Cocaine dependence is a chronic relapsing disorder for which there is currently no medication available. Due to the urgent need for anti-relapse medications, it is important to explore potential uses of FDA-approved drugs that would allow for rapid clinical translation. Minimally, potential treatments should reduce drug craving, since craving is often a precipitating factor in relapse. Another measure that is not often used, but has face validity for anti-relapse effects of treatment is resumption of cocaine self-administration after a period of abstinence. During previous funding periods, our research has made significant contributions toward understanding the neural mechanisms of motivation for cocaine that is elicited by cocaine priming injections or cocaine-associated cues, both of which elicit craving in cocaine abusers. In this new 3rd competing renewal, we propose to investigate an important lead from our work. Specifically, we discovered that although manipulations that increase serotonin (5-HT) 1B receptor (R) function enhance cocaine's reinforcing value during maintenance of self-administration in rats, these same manipulations given during protracted abstinence decrease cocaine's reinforcing value, as well as reinstatement of extinguished cocaine-seeking behavior induced by cocaine-associated cues or cocaine-priming injections. These findings suggest that 5-HT1BRs play a critical role in the pathological brain circuitry that underlies abstinence-induced increases in motivation for cocaine. More importantly, the findings suggest that 5-HT1BR agonists may be effective anti-relapse medications, which is exciting given that there are triptan-class 5-HT1BR agonists that are FDA-approved for the treatment of migraines. We have shown that the selective 5-HT1BR agonist CP94253 decreases resumption of cocaine self-administration and reinstatement of cocaine seeking behaviors after protracted abstinence and we have preliminary data suggesting that the FDA-approved, but less selective agonist zolmitriptan also decreases cocaine intake after a period of abstinence. In this proposal, we aim to compare the effects of CP94253 and zolmitriptan on cocaine self-administration and reinstatement of cocaine-seeking behavior during maintenance versus after a period of protracted abstinence. We also aim to examine whether inhibitory effects of the agonists are maintained after a lengthy abstinence period (60 days) and after 10 daily treatments. We plan to investigate whether the effects that we have observed with CP94253 in male rats that have self-administered cocaine generalize to female rats and generalize to male rats that have self- administered methamphetamine. Finally, we will investigate the neural mechanisms underlying the abstinence- induced switch in the direction of 5-HT1BR agonist effects using electrophysiological recording of dopamine neurons in the VTA.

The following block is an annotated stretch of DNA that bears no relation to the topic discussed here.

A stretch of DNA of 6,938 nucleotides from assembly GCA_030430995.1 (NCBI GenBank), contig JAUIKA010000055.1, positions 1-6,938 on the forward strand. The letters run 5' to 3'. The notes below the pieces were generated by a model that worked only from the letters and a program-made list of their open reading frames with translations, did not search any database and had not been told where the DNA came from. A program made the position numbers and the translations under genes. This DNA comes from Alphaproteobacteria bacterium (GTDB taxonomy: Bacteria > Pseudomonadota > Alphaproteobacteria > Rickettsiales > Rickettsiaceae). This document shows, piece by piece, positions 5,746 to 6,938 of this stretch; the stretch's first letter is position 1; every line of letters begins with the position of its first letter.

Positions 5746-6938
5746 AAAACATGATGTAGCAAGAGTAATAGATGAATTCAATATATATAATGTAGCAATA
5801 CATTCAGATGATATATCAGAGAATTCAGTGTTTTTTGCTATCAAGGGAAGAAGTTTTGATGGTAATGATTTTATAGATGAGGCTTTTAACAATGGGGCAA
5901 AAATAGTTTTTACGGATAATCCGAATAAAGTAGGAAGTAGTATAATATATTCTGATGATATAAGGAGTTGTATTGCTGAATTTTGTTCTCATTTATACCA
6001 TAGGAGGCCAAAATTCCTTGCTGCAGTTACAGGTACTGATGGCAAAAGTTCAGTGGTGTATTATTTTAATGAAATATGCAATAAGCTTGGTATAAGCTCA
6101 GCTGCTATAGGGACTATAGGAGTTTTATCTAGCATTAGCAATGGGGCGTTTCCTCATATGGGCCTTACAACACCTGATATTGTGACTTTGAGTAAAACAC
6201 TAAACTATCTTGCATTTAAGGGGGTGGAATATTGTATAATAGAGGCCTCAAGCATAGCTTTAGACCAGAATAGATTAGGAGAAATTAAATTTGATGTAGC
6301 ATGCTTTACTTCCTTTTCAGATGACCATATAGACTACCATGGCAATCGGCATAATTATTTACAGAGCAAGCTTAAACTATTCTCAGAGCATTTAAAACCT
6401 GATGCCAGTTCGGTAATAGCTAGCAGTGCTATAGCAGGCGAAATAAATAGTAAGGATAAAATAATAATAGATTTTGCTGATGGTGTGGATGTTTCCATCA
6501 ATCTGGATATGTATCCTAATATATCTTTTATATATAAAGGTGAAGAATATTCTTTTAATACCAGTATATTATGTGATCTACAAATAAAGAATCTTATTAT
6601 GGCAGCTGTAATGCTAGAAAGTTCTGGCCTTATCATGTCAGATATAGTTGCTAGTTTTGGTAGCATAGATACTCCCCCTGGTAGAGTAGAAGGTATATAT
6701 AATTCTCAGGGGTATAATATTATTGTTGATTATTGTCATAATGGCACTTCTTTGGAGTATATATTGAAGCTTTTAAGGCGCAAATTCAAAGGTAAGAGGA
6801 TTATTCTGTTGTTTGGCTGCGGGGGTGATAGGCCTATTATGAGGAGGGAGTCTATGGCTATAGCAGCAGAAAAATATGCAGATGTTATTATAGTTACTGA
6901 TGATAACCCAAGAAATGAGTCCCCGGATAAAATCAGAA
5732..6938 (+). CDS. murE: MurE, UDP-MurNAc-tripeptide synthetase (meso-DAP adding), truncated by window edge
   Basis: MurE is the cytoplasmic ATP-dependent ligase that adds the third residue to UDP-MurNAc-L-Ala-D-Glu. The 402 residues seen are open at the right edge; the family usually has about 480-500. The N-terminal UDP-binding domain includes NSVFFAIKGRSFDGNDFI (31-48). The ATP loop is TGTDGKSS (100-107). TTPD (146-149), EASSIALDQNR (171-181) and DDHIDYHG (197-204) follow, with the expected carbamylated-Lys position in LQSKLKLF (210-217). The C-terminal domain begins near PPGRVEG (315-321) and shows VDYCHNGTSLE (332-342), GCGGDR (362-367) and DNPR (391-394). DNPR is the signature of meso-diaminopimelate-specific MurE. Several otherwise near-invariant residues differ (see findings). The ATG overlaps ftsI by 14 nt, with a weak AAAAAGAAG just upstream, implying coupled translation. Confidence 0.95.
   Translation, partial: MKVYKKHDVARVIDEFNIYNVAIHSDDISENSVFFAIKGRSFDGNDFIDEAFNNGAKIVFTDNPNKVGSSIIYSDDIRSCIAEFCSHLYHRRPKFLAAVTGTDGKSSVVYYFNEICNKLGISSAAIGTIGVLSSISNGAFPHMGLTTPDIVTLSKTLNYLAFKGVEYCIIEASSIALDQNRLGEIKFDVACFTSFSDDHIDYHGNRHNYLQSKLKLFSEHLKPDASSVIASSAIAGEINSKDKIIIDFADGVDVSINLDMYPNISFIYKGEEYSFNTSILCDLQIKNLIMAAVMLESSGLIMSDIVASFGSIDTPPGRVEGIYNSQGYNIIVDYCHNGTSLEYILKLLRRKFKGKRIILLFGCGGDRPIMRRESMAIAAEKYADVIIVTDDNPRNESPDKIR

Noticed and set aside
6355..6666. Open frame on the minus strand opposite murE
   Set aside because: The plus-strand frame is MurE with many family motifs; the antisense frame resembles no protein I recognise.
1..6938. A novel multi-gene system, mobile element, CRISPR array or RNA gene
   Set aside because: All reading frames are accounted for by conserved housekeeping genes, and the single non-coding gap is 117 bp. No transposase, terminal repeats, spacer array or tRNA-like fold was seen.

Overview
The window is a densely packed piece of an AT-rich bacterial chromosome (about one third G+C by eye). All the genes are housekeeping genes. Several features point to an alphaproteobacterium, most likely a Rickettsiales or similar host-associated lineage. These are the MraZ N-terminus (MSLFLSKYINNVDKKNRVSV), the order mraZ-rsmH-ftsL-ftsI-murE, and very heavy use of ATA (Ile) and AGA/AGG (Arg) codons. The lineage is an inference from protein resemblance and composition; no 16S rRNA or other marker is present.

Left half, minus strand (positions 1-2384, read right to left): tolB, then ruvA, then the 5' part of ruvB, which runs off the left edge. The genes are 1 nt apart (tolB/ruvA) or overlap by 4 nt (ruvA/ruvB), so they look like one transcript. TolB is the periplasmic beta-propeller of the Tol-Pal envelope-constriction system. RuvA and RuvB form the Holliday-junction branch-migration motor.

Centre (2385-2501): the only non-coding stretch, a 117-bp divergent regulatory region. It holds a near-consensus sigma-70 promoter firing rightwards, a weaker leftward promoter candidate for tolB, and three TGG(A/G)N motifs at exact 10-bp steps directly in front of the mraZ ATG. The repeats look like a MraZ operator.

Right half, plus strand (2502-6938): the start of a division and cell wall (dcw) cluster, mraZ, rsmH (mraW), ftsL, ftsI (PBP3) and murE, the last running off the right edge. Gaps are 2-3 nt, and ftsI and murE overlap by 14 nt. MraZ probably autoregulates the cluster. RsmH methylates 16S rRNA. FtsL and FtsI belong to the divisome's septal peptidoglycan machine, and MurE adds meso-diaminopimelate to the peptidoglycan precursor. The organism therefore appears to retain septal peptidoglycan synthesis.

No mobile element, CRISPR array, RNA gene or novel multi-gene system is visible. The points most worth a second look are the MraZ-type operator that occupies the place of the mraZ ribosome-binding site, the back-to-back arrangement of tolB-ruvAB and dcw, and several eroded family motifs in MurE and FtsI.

Our aims have the exciting potential to rapidly translate to new medications for cocaine dependence and will provide new knowledge regarding the mechanisms of cocaine addiction.
We propose a preclinical investigation of 5-HT1B receptor agonists as potential treatments for cocaine abuse and dependence. Because some of these agonists are FDA approved for the treatment of migraine, positive findings could rapidly translate to new treatments for cocaine dependence. In addition, pharmacological and neurophysiological mechanisms of therapeutic effects will be explored that advance understanding of cocaine addiction and its treatment.
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|Pentkowski, Nathan S; Harder, Bryan G; Brunwasser, Samuel J et al. (2014) Pharmacological evidence for an abstinence-induced switch in 5-HT1B receptor modulation of cocaine self-administration and cocaine-seeking behavior. ACS Chem Neurosci 5:168-76|
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|Pockros, Lara A; Pentkowski, Nathan S; Swinford, Sarah E et al. (2011) Blockade of 5-HT2A receptors in the medial prefrontal cortex attenuates reinstatement of cue-elicited cocaine-seeking behavior in rats. Psychopharmacology (Berl) 213:307-20|
|Brackney, Ryan J; Cheung, Timothy H C; Neisewander, Janet L et al. (2011) The isolation of motivational, motoric, and schedule effects on operant performance: a modeling approach. J Exp Anal Behav 96:17-38|
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